Paul praises God’s sovereignty and power in a poem (hymn/prayer) of praise at the end of Romans chapter 11. The apostle addresses problems that troubled him and continue to discourage some who study the nature of God. Paul prayed often because of his distress that many of his fellow Jews rejected Jesus as the Messiah. Even as they rejected Jesus, many Gentiles accepted Jesus as the Messiah, the Son of the living God. The churches in Rome included Jewish and Gentile Christians. The previous three chapters of Roman probably reflect controversy between these disciples as well as Paul’s own concern. Paul’s answer is that God keeps his promises and God is in control. The praise hymn/prayer functions as a transition to a section that addresses moral and congregational problems for the Roman disciples of Jesus. It links the glory of God to our response to him. Paul confesses that we cannot understand all that God thinks or does because his nature and ways exceed our capacity to understand. He writes,
“Oh, the depth of the riches of the wisdom and knowledge of God! How unsearchable his judgments and his paths beyond tracing out! Who has known the mind of the Lord? Or who has been his counselor? Who has ever given to God, that God should repay him? For from him and through him and to him are all things. To him be the glory forever! Amen” (Romans 11:33-36).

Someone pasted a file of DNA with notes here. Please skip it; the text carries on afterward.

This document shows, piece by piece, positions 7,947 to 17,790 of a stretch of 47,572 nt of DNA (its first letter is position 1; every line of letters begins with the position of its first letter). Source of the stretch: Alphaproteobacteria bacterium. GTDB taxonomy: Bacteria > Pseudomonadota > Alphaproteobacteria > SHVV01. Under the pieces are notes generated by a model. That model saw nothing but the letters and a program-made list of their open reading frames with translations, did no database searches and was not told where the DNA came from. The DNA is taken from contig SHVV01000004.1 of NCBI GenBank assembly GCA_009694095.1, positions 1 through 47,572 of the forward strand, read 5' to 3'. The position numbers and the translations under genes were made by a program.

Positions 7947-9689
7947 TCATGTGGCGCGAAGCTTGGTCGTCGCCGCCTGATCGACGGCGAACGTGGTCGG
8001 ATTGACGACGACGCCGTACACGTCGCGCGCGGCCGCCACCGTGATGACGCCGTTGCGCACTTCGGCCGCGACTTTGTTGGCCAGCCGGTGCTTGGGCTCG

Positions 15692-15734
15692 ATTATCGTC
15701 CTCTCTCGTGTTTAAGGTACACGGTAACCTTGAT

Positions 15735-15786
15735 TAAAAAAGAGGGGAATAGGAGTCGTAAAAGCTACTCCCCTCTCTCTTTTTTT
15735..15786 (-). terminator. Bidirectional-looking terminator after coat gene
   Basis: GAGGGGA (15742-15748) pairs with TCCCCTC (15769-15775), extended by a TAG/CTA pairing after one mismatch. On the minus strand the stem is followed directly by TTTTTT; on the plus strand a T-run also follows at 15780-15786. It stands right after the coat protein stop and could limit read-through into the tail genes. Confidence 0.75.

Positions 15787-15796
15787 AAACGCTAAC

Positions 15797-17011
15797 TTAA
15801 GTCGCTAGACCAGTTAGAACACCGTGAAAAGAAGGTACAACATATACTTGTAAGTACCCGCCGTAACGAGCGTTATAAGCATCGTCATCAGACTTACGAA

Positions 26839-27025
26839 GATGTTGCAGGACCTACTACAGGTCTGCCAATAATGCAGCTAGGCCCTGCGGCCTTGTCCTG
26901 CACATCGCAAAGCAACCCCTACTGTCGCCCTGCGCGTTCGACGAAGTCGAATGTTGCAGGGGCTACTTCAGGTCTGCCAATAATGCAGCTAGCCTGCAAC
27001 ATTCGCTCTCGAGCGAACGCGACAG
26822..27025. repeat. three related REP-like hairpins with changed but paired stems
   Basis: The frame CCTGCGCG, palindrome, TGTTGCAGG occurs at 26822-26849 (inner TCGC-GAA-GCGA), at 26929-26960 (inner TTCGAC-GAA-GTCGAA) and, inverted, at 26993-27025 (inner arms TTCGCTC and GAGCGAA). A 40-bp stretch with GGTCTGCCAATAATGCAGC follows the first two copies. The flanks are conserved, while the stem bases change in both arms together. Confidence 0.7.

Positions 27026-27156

We don’t instruct God. He owes us nothing. As creator and sustainer of life, he teaches us and deserves our worship. Yet, despite his power and our weakness, he has compassion on us. The verses immediately following this passage have a strong ethical content. They begin with the word “Therefore.” Paul’s views his instructions for living and worship in chapter 12 as the logical consequence of the chapter 11’s closing praise hymn/prayer:
“Therefore, I urge you, brothers, in view of God’s mercy, to offer your bodies as living sacrifices, holy and pleasing to God – this is your spiritual act of worship. Do not conform any longer to the pattern of this world, but be transformed by the renewing of your mind. Then you will be willing to test and approve what God’s will is – his good, pleasing and perfect will” (Romans 12:1-2).
When we admit God’s power and submit ourselves to his leadership, then we gain ability to identify God’s purposes and his plan for us. First, however, we must be able to live for him in ways that may defy cultural trends. Culture does not determine Christian practice or morals. The Christian’s cultural orientation is transformed through submission and obedience to God.
When we say the last paragraph of Romans 11 as a prayer, we gain an appreciation of why we praise him and why we pray to him, but also why we must obey him:
O Lord, how deep are the riches of your wisdom and knowledge! We cannot search your judgments; we cannot trace your paths. Who among us has known your mind? Who has been your instructor? Who has ever given to you, O God, that you should repay him? For from you and through you and to you are all things. To you be the glory forever. Amen!